Prostate Cancer And Omega-3 Fats

Posted: 26/07/2013 in English, Paleo Diet, Science and stuff
Tags: , ,

by Robb Wolf (web)

Howdy folks!

This is going to be quick and likely full of type-o’s, I just want to get this posted and I’m not even going to pester Squatchy with a proof-read, so please accept it, warts and all. I’ve been hammering on the nutrition cert and the only way I get any work done on that is dropping off the map. Multi-tasking seems good for cortisol production and LOOKING busy, but not getting a damn thing done!

Ok, so lots of hub-bub about some recent papers implicating N-3 fats and increased prostate cancer risk. Here are two papers which largely cover the same material, which I will refer to here in a bit (serum fatty acids prostate cancer risk1plasma FAs and prostate cancer2). Luckily, some other folks have entered the fray, so I do not need to re-hash what type of study this is, and one of the main shortcomings of the research: this is correlation, not a demonstration of mechanistic causation. Check out this piece from which breaks all that down in a very accessible way. The main takeaway from this is typical of how the media runs wild with research: Headlines are saying fish oil gives you prostate cancer. As points out, even IF this is the case, the current batch of literature is not anywhere near sufficient to make that statement, just keep that in mind.

These papers involve a LOT of data analysis…I’m going to look a bit at some of the methodology that went into the fatty acid analysis, but this section from the Results section of paper 1 is worth looking at first:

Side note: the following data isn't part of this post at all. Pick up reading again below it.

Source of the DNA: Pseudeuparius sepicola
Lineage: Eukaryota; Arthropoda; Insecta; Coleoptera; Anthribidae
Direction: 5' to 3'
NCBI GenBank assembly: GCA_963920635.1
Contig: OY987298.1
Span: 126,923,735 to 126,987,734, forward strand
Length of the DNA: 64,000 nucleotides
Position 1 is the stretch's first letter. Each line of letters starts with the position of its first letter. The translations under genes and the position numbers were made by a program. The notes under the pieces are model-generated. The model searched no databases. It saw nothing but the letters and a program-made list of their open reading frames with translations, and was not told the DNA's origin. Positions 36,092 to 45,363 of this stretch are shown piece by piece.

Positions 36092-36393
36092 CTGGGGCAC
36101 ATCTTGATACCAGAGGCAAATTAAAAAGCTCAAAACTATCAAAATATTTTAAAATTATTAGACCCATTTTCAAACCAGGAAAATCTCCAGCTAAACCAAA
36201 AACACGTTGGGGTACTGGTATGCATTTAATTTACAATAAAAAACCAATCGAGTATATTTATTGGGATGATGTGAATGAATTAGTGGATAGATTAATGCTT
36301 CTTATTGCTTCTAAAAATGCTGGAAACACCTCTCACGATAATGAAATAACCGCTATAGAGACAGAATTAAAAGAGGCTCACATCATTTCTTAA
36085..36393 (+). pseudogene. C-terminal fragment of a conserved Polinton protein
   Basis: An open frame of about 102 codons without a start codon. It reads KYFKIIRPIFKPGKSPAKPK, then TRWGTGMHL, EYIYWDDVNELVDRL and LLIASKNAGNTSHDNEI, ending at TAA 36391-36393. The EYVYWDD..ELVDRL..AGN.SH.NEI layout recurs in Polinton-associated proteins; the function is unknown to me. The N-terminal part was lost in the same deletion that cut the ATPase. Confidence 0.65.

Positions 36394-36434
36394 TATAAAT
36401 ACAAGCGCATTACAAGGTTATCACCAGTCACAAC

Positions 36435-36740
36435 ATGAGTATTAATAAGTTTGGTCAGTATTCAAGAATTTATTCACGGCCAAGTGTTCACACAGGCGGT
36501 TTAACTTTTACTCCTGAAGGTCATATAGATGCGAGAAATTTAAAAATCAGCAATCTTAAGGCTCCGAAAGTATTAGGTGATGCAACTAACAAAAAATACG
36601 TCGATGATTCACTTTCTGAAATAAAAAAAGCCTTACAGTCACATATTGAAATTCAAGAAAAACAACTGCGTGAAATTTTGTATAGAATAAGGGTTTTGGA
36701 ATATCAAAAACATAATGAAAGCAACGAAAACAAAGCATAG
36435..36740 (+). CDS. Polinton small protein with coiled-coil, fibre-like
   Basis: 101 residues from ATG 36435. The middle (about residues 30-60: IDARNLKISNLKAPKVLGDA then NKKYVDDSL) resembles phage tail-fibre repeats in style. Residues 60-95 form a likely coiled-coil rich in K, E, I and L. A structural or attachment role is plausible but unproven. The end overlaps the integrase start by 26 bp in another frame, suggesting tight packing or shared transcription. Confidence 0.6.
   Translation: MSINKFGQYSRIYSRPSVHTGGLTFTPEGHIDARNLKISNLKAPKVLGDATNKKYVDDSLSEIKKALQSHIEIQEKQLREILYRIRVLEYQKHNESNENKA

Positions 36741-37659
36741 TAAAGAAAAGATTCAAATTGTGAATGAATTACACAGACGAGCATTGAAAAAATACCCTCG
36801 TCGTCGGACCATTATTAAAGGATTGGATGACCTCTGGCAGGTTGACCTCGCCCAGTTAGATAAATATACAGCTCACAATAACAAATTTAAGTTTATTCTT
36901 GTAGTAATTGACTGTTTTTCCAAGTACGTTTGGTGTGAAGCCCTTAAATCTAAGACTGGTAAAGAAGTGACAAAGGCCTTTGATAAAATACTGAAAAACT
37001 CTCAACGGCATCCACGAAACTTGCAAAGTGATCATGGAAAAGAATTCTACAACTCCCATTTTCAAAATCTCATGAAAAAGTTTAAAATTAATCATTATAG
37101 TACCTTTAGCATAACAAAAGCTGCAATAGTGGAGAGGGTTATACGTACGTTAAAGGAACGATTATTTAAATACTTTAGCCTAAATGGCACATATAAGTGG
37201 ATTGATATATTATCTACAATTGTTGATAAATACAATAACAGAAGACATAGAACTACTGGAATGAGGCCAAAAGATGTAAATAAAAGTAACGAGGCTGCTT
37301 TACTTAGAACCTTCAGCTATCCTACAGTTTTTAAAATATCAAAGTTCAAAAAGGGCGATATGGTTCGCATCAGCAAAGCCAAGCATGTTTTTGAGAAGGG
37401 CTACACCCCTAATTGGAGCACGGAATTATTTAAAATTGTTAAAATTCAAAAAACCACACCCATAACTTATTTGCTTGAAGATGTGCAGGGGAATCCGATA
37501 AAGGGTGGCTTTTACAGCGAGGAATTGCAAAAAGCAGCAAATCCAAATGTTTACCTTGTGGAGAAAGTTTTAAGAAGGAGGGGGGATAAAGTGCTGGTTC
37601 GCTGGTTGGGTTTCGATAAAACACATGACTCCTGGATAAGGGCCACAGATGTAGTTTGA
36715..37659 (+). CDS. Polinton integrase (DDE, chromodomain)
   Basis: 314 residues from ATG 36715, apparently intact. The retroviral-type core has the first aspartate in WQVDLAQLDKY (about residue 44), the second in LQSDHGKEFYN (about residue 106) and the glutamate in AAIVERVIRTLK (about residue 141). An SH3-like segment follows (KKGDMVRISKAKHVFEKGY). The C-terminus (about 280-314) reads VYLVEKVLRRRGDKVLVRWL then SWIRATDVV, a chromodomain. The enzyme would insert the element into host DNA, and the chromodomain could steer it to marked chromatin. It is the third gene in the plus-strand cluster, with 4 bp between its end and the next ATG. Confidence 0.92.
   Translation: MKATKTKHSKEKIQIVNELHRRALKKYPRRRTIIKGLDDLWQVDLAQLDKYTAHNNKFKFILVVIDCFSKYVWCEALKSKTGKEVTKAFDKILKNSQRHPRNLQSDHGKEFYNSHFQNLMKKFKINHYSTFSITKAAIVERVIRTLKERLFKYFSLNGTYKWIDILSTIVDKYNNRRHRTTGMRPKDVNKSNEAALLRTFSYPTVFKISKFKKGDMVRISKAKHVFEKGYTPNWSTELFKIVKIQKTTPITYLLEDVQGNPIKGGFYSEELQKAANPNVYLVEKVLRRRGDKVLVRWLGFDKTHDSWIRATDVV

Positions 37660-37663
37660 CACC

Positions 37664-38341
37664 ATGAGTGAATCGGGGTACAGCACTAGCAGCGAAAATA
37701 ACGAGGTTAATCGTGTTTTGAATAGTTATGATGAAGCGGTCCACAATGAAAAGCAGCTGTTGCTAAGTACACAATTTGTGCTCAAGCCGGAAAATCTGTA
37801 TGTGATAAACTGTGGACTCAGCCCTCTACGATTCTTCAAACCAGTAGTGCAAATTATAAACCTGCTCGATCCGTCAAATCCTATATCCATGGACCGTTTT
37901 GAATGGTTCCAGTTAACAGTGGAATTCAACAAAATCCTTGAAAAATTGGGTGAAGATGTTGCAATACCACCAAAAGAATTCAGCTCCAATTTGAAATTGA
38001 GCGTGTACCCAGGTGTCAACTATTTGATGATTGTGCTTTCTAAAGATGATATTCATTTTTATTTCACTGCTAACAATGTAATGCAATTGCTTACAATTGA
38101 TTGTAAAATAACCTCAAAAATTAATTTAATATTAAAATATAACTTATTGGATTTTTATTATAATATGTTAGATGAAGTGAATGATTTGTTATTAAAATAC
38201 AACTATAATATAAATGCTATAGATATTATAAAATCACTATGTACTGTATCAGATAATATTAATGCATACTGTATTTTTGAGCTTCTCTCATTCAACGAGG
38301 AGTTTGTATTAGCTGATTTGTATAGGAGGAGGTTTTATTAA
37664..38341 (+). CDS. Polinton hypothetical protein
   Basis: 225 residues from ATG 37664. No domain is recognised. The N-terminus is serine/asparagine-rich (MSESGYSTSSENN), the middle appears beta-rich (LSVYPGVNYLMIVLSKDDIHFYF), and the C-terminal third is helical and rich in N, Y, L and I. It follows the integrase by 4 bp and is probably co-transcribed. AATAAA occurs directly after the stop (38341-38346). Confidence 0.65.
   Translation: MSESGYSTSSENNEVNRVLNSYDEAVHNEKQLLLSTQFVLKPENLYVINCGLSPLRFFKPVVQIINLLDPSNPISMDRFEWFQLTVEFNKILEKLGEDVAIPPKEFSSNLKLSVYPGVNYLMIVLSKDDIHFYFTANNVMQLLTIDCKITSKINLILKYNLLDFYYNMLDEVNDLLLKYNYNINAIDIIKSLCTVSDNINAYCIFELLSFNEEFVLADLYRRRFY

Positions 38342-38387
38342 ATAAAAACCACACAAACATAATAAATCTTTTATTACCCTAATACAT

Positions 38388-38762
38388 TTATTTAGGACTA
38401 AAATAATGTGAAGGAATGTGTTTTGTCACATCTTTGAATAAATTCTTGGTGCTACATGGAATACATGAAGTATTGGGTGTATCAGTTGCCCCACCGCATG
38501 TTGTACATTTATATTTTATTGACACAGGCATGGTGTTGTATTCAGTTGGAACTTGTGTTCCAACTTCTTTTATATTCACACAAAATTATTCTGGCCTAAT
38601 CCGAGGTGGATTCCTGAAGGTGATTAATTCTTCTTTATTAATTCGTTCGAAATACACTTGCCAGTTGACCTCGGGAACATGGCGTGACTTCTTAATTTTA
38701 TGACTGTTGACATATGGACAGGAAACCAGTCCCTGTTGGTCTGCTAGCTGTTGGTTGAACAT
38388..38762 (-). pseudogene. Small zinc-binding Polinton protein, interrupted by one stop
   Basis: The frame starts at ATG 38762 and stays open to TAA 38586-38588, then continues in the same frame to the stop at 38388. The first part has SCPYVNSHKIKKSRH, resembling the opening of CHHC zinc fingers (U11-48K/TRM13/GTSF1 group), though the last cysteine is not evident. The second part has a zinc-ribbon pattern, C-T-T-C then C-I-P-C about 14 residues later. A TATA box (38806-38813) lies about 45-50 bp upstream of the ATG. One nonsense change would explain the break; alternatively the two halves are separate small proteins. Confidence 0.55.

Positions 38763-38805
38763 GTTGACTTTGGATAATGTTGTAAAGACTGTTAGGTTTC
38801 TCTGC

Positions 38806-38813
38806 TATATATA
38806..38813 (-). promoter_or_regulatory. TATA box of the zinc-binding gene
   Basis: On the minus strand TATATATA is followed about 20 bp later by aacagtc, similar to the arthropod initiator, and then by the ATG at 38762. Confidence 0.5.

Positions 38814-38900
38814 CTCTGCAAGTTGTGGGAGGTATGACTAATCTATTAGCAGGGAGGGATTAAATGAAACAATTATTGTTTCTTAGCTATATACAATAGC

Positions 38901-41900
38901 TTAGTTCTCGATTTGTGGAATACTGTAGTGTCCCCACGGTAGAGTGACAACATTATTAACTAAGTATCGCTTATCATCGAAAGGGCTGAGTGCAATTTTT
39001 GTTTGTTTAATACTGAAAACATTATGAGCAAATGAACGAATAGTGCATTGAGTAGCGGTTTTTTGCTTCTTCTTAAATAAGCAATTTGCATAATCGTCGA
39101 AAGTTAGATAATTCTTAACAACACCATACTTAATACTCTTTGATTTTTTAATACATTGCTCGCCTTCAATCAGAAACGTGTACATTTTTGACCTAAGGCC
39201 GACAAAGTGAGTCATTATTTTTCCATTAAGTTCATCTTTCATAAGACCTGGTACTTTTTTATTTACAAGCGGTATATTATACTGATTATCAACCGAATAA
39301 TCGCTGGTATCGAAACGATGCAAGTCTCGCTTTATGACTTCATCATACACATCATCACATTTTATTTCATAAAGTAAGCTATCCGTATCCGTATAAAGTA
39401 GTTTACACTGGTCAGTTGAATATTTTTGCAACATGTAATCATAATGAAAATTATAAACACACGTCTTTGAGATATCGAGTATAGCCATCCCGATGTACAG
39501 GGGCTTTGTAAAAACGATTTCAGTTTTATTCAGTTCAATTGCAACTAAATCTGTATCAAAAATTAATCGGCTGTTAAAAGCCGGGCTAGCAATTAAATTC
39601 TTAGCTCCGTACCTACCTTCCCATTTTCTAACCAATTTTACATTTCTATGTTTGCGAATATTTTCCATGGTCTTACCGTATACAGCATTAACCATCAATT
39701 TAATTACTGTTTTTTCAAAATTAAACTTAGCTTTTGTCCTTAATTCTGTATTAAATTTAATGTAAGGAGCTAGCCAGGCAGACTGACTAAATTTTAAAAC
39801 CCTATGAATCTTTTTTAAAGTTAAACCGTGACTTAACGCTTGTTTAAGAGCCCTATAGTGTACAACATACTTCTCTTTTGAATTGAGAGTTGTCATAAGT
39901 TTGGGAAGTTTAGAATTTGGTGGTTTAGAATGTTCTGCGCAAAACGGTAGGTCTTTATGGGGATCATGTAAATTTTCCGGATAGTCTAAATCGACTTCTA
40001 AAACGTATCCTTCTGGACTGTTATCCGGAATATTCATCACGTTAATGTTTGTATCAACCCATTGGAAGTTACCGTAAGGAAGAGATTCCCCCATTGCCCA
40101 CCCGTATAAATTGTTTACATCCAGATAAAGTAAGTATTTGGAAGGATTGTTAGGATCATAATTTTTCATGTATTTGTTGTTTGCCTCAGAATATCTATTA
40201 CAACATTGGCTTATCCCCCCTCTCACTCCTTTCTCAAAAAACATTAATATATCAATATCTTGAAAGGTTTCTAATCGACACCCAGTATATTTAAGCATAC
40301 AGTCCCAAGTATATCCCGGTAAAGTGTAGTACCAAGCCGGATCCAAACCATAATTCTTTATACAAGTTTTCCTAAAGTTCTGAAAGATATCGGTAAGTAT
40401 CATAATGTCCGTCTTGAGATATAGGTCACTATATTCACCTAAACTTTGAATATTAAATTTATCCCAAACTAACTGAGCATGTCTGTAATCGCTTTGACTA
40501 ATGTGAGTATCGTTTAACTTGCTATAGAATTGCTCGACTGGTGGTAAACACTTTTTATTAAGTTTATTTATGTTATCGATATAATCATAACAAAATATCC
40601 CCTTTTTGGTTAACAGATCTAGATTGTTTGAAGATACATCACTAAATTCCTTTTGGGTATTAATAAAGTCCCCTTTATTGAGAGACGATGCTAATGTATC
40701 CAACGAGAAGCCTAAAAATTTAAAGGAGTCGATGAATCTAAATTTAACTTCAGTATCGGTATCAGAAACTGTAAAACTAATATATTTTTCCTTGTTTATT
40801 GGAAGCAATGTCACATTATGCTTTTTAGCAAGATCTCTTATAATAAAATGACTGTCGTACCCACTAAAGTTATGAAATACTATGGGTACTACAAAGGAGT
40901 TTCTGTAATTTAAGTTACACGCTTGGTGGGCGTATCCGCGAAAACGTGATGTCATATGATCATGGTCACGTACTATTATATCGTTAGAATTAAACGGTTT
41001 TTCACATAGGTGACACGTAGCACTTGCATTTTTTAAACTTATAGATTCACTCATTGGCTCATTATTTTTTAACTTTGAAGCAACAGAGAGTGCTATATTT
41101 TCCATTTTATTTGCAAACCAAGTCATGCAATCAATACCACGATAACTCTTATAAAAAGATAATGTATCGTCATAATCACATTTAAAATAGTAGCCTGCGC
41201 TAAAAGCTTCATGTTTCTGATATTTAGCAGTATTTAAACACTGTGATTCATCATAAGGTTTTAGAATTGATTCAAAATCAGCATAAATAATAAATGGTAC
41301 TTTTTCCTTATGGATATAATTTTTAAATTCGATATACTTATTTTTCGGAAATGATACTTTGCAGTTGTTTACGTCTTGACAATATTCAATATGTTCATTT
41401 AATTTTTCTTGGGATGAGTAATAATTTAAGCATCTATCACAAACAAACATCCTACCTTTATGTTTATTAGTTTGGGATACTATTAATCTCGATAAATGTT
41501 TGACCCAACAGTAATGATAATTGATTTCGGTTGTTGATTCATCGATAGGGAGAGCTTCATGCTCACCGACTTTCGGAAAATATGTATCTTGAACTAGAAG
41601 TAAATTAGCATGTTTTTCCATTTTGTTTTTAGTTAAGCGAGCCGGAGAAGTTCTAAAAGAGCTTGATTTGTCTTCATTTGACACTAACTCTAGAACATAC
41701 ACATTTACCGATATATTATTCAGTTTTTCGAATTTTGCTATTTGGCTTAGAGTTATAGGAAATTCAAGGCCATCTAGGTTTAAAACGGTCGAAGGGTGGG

“Table 1 gives baseline demographic and lifestyle characteristics of study cases and controls. Compared with controls, high-grade cases were significantly older and were more likely
to have been randomized to the finasteride treatment arm. Low-grade cases were less likely than controls to have a history of diabetes.”

I don’t have the time to go back trough this and re-crunch the data (perhaps a Denise Minger or Chris Masterjohn could tackle this?) to look at how these factors were addressed. What this is saying: the worst cancers happened in the oldest people, the less severe cancers occurred in people with less frequency of diabetes. We know age increases cancer risk, we also know insulin resistance and oxidative stress (like that seen in Type 2 DM) is a potent stimulus for endoderm derived epithelial cancers like those seen in breast, colon and prostate. So, I’m honestly scratching my head a bit about how these vectors were addressed in the whole picture. And again, as the piece from Examine makes clear, we do not know if elevated N-3 are: causing increased prostate cancer, a consequence OF prostate cancer, or simply correlative and have no dog in that fight at all. Given what we know about the effects of N-3′s (and N-6′s) and inflammation, oxidative stress and immune modulation, I’m not at all surprised if they do have some role in all this (be it positive or negative, depending on the situation) but these papers are at best preliminary work, necessitating more work.

Some thoughts and concerns in no particular order:

1-We do not seem to see the “negative” effects of N-3 consumption from whole foods. In fact consumption of N-3′s is called a “Cancer Reducing Diet” in other corners of the research world and interwebz. Again however, another correlative study.

2-Are additional N-3′s potentially harmful in a sick, inflamed, insulin resistant population? Seems a safe bet, and as to my point above, I’m not sure the researchers did a thorough job of accounting for those factors. Perhaps they did…I have not and will not have the time to crunch that data…hopefully someone else will. But this is a really important question.